“We have some more international projects, but the Finnafjord development is by far the biggest and most important one,” says Bruns. “There’s no second project like this.”
From the Icelandic authorities’ perspective, the port represents a golden opportunity to diversify the regional economy. The three villages nearby Finnafjord – Thorshöfn, Vopnafjord and Bakkafjördur – accommodate a total of just 1,300 people, who are almost entirely dependent on fishing for their livelihoods.
“[The municipalities] worry that they will end up with a problem in the fishing industry because the fish are going much further away from Iceland, and if the fishing industry doesn’t work, they have nothing they can live on,” Bruns explains. “So the port project is a possibility to develop the region on a broader base than it is now.”
Finnafjord: the ideal spot for an Arctic shipping hub?
As well as providing general services as a regional Arctic transshipment hub, the Finnafjord port also has the potential to improve safety in the surrounding waters as northern shipping routes continue to get busier.
“Today there’s no port [in the region] for search-and-rescue, so Finnafjord can take an important role for sustainable development in the Arctic region,” says Bruns.
So after years of feasibility studies what makes Finnafjord the right location for an Arctic port in Iceland? Research previously undertaken by Icelandic public bodies in 2007 and 2008 confirmed to the partners the site’s fundamental strengths.
The project’s location on Iceland’s north-eastern tip in the Bakkaflói Bay is sheltered by the Langanes peninsula, which protects it from wind and waves, the latter of which reach around two metres. Government research revealed that even in the worst-case scenario, a once-a-century wave hitting Finnafjord would be lower than a once-a-year wave near the capital of Reykjavik. The bay is similarly protected from sea ice, little of which ever reaches Iceland’s shores, but if it does drift to Iceland from the coast of Greenland, the Langanes peninsula prevents it from reaching any further south.
The water in the harbour is 20m deep, making Finnafjord viable as a deepwater port, and the isostatic changes to the shoreline have created a flat hinterland behind the harbour. The formerly subsea gravel on this land, Bremenports says, will be suited to use in construction and concrete production.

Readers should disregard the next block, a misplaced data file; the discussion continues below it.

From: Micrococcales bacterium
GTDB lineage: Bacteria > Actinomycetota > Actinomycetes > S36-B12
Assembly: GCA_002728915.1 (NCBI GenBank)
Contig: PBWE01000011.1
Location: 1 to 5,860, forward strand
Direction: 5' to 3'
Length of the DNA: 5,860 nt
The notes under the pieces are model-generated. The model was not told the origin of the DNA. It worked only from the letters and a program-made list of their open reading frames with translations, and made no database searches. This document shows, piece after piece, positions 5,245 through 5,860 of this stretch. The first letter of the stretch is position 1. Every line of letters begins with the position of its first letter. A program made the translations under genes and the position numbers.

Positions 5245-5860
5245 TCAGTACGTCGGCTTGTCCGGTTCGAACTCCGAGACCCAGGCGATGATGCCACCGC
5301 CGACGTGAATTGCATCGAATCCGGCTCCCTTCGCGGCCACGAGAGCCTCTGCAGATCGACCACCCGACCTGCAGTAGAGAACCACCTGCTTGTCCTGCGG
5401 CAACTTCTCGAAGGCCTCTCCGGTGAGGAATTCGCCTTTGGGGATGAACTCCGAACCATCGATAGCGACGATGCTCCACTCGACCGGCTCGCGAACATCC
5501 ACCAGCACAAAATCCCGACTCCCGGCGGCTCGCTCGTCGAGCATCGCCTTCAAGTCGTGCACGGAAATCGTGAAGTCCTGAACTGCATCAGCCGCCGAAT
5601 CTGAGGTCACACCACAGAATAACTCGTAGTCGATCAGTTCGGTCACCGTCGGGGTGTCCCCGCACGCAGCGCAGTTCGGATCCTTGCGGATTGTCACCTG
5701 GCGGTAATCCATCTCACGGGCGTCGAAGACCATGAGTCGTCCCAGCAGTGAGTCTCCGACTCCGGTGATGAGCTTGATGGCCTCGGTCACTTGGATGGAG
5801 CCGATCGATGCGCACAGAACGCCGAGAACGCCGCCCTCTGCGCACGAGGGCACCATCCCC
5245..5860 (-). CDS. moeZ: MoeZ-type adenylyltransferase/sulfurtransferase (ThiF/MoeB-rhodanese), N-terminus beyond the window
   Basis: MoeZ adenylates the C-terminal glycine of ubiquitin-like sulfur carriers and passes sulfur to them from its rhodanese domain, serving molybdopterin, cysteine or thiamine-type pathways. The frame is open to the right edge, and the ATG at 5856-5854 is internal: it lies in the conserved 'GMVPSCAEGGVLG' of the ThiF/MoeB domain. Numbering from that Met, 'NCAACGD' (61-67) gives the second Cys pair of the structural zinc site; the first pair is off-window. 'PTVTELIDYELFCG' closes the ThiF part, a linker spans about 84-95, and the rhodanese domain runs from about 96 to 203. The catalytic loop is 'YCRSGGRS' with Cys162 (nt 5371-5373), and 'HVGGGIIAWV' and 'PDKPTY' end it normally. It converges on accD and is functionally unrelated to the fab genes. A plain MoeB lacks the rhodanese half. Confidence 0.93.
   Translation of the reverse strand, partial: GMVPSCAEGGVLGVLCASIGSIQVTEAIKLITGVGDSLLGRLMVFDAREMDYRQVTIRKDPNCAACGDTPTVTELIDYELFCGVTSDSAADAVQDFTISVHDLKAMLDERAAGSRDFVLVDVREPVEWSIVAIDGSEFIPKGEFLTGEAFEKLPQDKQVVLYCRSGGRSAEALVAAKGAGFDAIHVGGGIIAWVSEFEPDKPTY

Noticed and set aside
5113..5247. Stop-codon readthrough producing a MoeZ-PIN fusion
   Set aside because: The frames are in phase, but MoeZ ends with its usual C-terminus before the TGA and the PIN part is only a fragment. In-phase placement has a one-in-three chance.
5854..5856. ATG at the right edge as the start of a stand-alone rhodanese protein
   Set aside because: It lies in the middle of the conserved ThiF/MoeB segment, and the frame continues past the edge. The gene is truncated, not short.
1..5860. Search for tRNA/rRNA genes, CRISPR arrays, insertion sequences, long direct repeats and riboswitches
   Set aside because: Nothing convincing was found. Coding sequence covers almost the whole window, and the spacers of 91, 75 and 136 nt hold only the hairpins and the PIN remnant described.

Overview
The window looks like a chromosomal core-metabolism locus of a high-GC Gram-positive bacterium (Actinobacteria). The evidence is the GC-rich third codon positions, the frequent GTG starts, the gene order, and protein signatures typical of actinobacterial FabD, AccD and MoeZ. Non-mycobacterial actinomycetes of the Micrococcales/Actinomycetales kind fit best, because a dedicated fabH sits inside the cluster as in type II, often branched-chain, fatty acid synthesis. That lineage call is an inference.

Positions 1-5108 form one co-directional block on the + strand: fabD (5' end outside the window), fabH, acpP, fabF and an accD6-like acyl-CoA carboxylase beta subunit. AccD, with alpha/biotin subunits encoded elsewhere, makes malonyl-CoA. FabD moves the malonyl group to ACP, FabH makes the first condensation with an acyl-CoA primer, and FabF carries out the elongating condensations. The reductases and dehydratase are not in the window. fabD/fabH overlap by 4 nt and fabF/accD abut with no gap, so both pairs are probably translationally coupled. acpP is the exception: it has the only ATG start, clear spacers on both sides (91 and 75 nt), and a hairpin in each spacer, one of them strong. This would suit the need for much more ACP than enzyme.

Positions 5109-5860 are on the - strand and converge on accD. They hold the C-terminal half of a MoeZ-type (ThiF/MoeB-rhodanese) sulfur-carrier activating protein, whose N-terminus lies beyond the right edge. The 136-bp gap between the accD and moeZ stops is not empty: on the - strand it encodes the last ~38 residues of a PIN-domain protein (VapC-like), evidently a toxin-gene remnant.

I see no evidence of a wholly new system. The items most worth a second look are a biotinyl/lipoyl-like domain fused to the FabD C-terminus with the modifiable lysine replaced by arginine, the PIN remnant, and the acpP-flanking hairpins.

Economics and environment: next steps for the Finnafjord Port Project
The FFPD partners are expecting to attract a new investor on the project by the end of 2019; Holger says the new player will take a portion of Bremenports’ share in FFPD and provide financing for the next phase of port planning, leading up to the expected construction start date in 2021.
The Finnafjord site has ample space for the construction of 6km of quays and the development of 1,200 hectares of hinterland. The port will be developed under a build-operate-transfer (BOT) model, meaning that concessionaires that bid successfully to operate out of the port will assume the full costs of constructing the quays. Work to create a business case to bring these partners on board is ongoing.
“The next step will be to develop a financial motive for the project, and we are just working on this,” says Bruns.
Given that climate change is the damaging process that created the Finnafjord opportunity, and the environmental sensitivity of the surrounding marine area, FFPD has insisted that the port will be developed according to the most stringent sustainability criteria, facilitated by Iceland’s abundance of carbon-free geothermal and hydroelectric power. Holger also notes that hydropower could also make Finnafjord a hub for green shipping fuels in the region.
“We have to have zero emissions; there must be no carbon footprint,” he says. “We want to develop hydro energy for the shipping of the future, so there will be a lot of good impacts for sustainable development in the region. The planning in detail will start next year, and then we have the next five to eight years, I think, to develop this big project and the environmental impact will be a very important part of the planning. It will be a sustainable port or there will be no port.”